Palpation in osteopathic education and practice struggles to define itself as a transferable skill, possibly due to disparate views or conceptual models. One common view of palpation argues that the assumption that a defined criterion standard is always available or accessible is an epistemological flaw, and that counter to this expectation of a reference standard, skill acquisition comes from immersion in the healing process itself. Driven by current trends of evidence-informed practice is the diametrically opposite view that epidemiology is not open to dispute, and in order to evaluate the clinical utility of a diagnostic tests data on both reliability and validity must be available. Following from the latter view, there has been an increasing shift relegating the importance of diagnostic palpation focusing more on clinical prediction rules (CPR) where meeting predetermined criteria in the clinical presentation determines the suitability for manipulative intervention. Increasing emphasis on CPR partly stems from the presumed lack of reliability and validity of clinical palpatory tests used to determine the presence of dysfunction and because of the unknown or debated relationship between pain and dysfunction.
The above adds to the challenges facing the osteopathic profession emphasizing diagnostic palpation in education and practice. The majority of the profession agrees that the training osteopathic students to become proficient in the use of palpatory diagnosis and the application of osteopathic manipulative techniques requires the development of psychomotor skills and manual dexterity combined with the cognitive reasoning as to how and when to apply it as well as on which patients. There is no consensus on the best way of taking the student through this process. This is possibly rooted in several immediate concerns: (1) there is no standardized method of education to ensure adequate learning opportunities for the students; (2) the literature is inconclusive on the reliability and validity of palpatory diagnosis and (3) the theoretical and biomechanical models underpinning the diagnostic process are inconsistent with contemporary research and may therefore hamper the learning process by inducing wrongful interpretation of findings based on assumptions and expectations. That latter is complicated even further by terminology and model confusion related to osteopathic practice.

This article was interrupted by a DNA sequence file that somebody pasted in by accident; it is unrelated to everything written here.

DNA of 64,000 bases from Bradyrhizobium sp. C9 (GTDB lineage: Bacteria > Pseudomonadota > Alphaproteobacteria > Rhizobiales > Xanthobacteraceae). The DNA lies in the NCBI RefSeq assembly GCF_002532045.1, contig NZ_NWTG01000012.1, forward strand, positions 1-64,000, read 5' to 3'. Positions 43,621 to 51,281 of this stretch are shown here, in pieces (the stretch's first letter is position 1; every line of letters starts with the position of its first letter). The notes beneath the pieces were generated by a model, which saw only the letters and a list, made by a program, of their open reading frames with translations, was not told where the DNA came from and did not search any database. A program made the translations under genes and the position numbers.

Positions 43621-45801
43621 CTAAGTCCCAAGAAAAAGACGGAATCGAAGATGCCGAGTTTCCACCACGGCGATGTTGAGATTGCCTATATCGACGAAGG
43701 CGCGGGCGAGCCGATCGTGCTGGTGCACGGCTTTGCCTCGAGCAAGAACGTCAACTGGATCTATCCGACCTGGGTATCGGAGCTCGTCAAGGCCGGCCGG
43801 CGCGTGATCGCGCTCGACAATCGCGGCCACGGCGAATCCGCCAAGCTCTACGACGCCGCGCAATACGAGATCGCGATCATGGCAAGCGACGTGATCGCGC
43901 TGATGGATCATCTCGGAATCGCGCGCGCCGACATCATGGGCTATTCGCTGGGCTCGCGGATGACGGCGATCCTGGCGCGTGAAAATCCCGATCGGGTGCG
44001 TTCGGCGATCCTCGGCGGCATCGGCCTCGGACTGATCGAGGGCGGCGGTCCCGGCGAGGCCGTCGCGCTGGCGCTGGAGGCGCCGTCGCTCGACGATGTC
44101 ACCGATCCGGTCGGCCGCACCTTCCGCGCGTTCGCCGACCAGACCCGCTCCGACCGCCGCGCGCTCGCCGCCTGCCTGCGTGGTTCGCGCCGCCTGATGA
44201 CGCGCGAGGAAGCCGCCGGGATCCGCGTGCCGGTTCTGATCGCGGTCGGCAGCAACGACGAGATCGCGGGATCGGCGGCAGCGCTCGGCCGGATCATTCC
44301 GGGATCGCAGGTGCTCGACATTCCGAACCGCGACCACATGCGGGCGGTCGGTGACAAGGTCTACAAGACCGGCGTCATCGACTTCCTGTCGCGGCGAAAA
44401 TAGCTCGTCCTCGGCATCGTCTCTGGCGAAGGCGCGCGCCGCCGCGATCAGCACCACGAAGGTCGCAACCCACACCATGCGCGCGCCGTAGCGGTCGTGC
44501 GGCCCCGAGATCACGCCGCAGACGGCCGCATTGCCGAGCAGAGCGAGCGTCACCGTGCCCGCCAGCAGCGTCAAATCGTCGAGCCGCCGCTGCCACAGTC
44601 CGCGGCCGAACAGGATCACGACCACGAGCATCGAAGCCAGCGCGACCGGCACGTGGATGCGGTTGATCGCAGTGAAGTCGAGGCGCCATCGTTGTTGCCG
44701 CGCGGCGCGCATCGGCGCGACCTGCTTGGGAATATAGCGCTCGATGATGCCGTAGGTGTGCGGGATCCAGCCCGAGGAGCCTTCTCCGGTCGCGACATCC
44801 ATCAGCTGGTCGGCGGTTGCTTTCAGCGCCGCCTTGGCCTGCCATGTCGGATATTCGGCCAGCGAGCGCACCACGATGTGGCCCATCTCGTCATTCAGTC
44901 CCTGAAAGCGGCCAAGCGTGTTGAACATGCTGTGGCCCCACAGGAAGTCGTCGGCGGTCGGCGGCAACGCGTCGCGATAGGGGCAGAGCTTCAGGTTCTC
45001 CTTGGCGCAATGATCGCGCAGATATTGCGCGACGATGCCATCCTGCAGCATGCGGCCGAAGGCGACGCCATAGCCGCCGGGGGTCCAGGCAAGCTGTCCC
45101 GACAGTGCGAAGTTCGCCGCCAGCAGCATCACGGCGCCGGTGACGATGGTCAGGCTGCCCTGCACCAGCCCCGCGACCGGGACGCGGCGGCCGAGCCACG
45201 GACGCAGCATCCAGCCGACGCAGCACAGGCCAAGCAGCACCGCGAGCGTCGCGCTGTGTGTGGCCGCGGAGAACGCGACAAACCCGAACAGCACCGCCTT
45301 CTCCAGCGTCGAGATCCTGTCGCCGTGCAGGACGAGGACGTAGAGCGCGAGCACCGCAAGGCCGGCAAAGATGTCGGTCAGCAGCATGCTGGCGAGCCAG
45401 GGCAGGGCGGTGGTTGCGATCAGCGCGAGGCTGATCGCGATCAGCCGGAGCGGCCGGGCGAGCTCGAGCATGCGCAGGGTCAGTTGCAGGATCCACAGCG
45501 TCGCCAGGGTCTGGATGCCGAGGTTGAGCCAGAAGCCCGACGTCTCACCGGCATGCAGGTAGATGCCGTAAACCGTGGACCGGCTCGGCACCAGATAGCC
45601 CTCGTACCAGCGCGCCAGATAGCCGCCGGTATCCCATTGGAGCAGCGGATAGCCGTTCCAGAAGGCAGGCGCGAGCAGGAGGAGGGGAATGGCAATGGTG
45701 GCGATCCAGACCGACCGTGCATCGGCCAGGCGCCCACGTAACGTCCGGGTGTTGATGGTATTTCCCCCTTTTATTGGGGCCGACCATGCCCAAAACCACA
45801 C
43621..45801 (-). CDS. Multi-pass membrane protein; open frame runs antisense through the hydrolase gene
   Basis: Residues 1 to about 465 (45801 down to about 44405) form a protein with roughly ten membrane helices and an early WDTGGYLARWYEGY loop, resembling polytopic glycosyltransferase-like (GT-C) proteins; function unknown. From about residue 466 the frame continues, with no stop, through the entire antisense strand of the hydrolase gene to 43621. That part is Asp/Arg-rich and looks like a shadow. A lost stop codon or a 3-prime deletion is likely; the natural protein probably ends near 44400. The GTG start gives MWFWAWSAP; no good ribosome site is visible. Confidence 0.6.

What is being doing to address these challenges? This presentation will be a review of the art and science of palpation in osteopathic education and practice will be given drawing upon data from cognitive neuroscience, learning of psychomotor skills, reliability and validity studies and errors and inherent problems with such studies, and teaching methods used in osteopathic education, including classroom instruction and newer developments of instrumentation for accurate measurement, feedback and determination of tests characteristics. Examples will be given from different teaching institutions in Europe and the United States.